It's January. It's cloudy. It's cold, the wind blows, and it's colder. Yuck. Determined not to sink into this year's Rochester winter funk, I've put together a list to share of where you can find some items and activities to get you hot. Some of these come from personal experience, some were the result of suggestions made via social media. Have other ideas? Post them to the comments section of this article at rochestercitynewspaper.com.
If you have an interest in creating glass or metal, walk yourself into studio space with temperatures that reach more than 100 degrees. Head over to Studio 34 Creative Arts Center and Gallery (34 Elton St., 737-5858, Studio34JewelryArtsLearningCenter.com). Studio 34 Owner Marilynne Lipshutz is also an instructor in glass bead making and glass fusing, and she regularly fires up the blowtorches for herself and her students. The full range of available classes includes chainmaille, metals, and jewelry, all taught in an upbeat atmosphere.
In that same thermometer range is the More Fire Glass Studio (80 Rockwood Place, 242-0450, morefireglass.com). This glassmaking facility allows artists to produce their own works, and the studio artists also present education programs for the public in glassblowing, flame working, bead making, and glass casting.
Rounding out the artisan heat beat is the Rochester Arc & Flame Center (125 Fed Ex Way, 349-7110, rocafc.com). At this 5,000-square-foot training facility, you can find classes in welding, glass working, and blacksmithing. Executive Director Michael Krupnicki is also affiliated with Mahany Welding Supply, where he caught the inspiration to expand welding qualification programs to the general public. Looking for an alternative to dinner and a movie? The center offers "date night" packages for blacksmithing and glasswork, featuring music, food, wine, and materials.
If you're looking for a hot setting where you can work up an athletic-style sweat, how about heating up in a yoga studio? According to Joan Nichols, owner of Inspire Yoga (1802 Penfield Road, Penfield, 249-YOGA, InspirePenfield.com), you can heat yourself up through yoga in a "vinyasa" flow routine, where you are building heat through a series of poses. The room is heated to 80 to 90 degrees, while you build strength and flexibility. An added benefit is to sweat out or "detox" your system in the process.
To push your yoga practice into an even hotter range, there is "hot yoga," more specifically known as Bikram yoga, which you can grab at Bikram Yoga Rochester (1 Grove St., Pittsford, 381-YOGA, BikramRochester.com). The hot yoga studio goes to 105 to 110 degrees, with 40 percent to 50 percent humidity. Expect to be doing 26 poses, pausing between each one.
Another hot athletic event is nia, which combines dance, martial arts, and healing arts. Classes are barefoot, and the music has a beat to encourage full body action. Check it out at Nia Rochester (389 Gregory St., 533-9248, nianow.com). Jane Pagano, who leads classes, was the co-founder of the former Feels Great Fitness.
If you're looking only for a hot dance floor and some Latin rhythms, why not salsa over to the Tango Café Dance Studio (also at 389 Gregory St., 271-4930, TangoCafeDance.com). It's bound to be hot, hot, hot over there with classes in Argentine tango, Cuban-style salsa with partners and in a group circle, and more.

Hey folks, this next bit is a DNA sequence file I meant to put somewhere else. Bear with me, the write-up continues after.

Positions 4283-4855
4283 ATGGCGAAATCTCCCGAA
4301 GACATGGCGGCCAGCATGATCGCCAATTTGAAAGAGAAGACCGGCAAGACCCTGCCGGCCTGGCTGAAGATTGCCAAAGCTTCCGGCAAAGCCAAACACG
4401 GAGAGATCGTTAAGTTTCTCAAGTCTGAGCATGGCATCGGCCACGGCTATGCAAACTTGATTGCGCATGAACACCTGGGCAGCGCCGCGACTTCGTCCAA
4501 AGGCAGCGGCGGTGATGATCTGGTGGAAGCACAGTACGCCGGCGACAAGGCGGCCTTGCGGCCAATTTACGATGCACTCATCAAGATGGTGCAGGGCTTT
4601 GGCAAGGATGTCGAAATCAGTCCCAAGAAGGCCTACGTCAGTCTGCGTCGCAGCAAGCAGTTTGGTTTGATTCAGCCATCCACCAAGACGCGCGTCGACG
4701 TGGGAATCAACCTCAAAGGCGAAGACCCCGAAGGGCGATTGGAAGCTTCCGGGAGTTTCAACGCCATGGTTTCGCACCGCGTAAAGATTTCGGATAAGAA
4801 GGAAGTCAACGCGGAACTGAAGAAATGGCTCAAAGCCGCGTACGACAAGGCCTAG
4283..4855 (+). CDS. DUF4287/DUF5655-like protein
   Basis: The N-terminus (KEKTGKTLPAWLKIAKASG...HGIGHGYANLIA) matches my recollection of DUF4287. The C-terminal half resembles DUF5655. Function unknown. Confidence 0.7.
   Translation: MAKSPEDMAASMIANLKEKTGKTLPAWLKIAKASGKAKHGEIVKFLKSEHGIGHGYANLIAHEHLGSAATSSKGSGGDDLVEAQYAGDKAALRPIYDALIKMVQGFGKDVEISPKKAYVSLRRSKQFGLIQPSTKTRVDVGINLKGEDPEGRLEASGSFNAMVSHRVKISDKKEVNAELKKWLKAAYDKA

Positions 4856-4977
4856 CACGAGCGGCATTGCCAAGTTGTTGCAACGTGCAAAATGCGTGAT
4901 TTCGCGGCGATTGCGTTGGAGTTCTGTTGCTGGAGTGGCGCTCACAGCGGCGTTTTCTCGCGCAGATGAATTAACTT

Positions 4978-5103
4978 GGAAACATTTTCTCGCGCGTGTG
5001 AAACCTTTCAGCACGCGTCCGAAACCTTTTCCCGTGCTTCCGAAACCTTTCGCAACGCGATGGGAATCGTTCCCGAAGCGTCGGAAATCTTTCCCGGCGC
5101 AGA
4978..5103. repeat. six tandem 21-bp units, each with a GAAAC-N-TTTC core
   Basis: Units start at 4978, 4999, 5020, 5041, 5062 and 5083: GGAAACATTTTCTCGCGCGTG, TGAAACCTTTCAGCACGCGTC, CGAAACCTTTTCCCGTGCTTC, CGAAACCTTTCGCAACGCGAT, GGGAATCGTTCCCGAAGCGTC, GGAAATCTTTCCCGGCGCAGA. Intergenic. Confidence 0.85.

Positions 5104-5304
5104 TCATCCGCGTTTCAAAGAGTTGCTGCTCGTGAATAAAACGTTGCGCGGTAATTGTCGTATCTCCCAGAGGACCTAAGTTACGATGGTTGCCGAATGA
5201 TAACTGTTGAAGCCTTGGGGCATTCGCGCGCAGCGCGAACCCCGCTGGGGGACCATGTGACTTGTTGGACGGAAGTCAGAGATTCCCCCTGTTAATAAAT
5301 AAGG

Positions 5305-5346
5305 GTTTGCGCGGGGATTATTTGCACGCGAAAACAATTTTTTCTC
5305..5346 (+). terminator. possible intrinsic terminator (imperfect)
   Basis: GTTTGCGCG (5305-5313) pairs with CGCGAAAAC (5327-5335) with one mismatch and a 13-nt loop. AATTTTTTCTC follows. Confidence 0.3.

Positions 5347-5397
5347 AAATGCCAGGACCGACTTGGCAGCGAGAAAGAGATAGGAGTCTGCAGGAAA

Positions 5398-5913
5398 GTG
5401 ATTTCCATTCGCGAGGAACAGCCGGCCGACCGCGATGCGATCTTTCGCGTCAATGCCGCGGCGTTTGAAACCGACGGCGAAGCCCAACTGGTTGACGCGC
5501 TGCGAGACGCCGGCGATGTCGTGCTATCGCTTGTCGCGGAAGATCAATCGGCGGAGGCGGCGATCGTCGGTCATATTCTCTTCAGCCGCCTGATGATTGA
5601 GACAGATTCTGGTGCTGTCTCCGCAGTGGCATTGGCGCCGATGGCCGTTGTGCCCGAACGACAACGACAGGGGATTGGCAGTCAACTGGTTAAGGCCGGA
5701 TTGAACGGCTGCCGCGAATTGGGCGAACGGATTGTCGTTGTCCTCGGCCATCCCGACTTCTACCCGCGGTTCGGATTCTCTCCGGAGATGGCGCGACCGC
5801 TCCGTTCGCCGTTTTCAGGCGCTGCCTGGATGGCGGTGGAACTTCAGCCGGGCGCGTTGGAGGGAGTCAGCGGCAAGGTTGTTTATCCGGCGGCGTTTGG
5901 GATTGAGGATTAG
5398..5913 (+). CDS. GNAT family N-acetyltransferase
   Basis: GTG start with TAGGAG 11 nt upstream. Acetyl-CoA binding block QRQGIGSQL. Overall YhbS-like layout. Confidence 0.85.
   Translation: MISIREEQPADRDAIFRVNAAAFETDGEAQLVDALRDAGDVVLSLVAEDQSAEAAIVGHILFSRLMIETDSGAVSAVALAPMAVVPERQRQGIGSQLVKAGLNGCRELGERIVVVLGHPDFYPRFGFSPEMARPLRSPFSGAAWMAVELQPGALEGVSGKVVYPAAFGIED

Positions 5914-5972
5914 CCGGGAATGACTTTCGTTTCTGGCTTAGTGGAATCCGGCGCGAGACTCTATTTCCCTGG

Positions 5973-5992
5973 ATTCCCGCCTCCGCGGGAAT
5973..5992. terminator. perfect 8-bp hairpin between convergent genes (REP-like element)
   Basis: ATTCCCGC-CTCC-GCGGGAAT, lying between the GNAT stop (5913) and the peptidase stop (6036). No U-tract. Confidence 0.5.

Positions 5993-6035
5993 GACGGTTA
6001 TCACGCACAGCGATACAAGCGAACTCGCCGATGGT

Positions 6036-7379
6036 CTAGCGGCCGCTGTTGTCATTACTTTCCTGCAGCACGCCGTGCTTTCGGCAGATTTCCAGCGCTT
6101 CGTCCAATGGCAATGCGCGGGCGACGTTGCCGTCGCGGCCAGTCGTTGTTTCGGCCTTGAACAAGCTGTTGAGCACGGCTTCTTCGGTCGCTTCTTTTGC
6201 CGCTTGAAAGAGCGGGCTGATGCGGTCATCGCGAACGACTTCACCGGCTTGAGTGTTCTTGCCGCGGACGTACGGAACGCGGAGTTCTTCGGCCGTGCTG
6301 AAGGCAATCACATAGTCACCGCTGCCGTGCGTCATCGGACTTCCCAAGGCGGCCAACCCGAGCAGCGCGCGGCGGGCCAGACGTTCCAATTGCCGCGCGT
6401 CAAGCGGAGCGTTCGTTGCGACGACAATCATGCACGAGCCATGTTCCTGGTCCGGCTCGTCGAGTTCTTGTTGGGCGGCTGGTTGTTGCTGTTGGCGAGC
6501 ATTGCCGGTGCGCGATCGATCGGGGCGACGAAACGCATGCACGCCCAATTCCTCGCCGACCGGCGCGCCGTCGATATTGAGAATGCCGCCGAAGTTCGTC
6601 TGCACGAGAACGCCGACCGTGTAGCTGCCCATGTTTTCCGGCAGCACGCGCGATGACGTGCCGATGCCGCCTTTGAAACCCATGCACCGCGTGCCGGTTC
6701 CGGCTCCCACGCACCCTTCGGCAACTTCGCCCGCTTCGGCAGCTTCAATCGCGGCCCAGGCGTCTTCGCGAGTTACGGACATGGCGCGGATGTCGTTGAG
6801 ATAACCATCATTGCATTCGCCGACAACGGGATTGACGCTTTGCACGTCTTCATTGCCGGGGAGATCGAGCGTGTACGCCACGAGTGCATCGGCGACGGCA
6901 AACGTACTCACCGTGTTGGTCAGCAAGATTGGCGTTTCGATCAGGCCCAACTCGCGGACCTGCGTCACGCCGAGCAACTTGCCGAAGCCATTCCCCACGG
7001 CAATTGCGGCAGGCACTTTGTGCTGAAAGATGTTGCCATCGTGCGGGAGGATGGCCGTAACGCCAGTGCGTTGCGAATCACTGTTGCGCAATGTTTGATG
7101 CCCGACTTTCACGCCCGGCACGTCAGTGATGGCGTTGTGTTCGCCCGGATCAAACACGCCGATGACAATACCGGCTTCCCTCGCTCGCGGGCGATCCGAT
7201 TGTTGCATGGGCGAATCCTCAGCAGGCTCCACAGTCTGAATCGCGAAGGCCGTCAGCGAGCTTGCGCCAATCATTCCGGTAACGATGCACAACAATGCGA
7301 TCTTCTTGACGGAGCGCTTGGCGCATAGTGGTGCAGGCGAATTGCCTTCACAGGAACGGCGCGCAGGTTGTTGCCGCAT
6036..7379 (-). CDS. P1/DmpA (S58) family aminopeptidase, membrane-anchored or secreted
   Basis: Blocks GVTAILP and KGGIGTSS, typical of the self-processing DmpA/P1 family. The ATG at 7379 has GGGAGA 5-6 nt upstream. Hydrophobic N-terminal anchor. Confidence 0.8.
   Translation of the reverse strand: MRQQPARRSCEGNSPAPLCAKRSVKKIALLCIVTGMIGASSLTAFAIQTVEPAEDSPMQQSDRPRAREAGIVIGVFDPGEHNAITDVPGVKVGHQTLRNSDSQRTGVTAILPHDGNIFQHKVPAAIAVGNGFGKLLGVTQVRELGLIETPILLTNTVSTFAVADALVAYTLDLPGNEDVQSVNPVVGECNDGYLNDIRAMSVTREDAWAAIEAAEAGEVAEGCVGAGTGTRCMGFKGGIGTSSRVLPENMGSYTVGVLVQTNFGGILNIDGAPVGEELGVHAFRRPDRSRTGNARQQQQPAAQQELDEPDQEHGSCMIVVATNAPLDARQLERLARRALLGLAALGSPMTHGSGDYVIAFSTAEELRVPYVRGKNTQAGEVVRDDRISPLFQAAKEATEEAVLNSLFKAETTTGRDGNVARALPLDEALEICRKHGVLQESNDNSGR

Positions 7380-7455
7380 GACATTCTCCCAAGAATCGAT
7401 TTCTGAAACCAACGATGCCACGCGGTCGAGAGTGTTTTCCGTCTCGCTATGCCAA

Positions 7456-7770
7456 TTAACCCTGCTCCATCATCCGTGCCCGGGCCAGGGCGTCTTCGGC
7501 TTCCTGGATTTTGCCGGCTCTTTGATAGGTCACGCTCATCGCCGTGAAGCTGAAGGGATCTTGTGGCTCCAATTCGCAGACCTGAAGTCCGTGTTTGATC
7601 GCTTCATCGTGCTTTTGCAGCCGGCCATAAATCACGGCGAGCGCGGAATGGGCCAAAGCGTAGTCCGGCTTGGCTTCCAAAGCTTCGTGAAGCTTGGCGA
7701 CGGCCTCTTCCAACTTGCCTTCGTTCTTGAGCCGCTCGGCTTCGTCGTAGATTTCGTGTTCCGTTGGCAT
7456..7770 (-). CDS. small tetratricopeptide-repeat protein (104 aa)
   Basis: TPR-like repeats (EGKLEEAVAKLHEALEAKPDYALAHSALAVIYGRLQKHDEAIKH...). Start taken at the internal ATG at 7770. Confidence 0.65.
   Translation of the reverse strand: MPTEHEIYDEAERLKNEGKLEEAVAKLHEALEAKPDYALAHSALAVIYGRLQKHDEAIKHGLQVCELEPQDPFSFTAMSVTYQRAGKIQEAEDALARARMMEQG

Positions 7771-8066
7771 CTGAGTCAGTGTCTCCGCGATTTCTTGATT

Perhaps you'd like a glass of Spanish wine with your salsa? Put on your dancing shoes and show up at Tapas 177 Lounge (177 St. Paul St., 262-2090, Tapas177.com) on Thursday and Saturday nights for live salsa dancing.
Or maybe all you need to warm up is some hot and spicy food? Easy pickings are "hot and spicy" anything from your favorite Chinese restaurant. A little more adventuresome is a Chinese "hot pot" set-up, like the one you can make at select Yummy Garden locations (like the one 2411 W. Henrietta Road, 368-9888, YummyGardenRestaurant.com). The tables are designed for hot pots of stock, into which you dip various sliced and diced ingredients like wontons, dumplings, meat, and vegetables. There's even a dipping bar to create your own sauces, however hot you want.
Being decidedly more timid of palate than some of my friends, I take it on recommendation that for hot Thai food, pull up a chair at The King and I (1455 E. Henrietta Rd, 427-8090, TheKingAndIThaiCuisine.com) and request "spice level of 3." I'm told this will result in tears streaming down your face. Saks Thai also got enthusiastic comments on my post (7374 Pittsford Palmyra Road, Fairport, 421-9010, SaksThaiCuisine.net).
If it's Indian you're after, there's Tandoor of India (376 Jefferson Road, 427-7080, TandoorofIndia.com). Other comments came in from friends for spicy Korean food at Sodam Korean House (900 Jefferson Road, 475-9810, SodamKoreanRestaurant.com) and for "good-n-spicy Jamaican" at Peppa Pot (133 Gregory St., 473-3663). And several posts went up for El Rincon Mexicano, if you're looking for a drive through the snow out to Sodus (6974 Ridge Road, Sodus, 315-483-4199).
No article on "hot" would be complete without mention of Rochester's own Zweigle's hots. Red or white, these meat products evoke feelings of summer. So if your grill is stashed away in the garage, why not make a winter pilgrimage to Nick Tahou Hots (320 W. Main St., 436-0184, garbageplate.com) for the famous "Garbage Plate"? Opened in 1918, Nick Tahou's is just a bit younger than Zweigle's, which was founded in 1880. You can also go to the Zweigle's website (zweigles.com) for hots recipes to turn up the heat at home, from Zweigle's white hots with sweet apples and sauerkraut to spicy sausage and bean soup.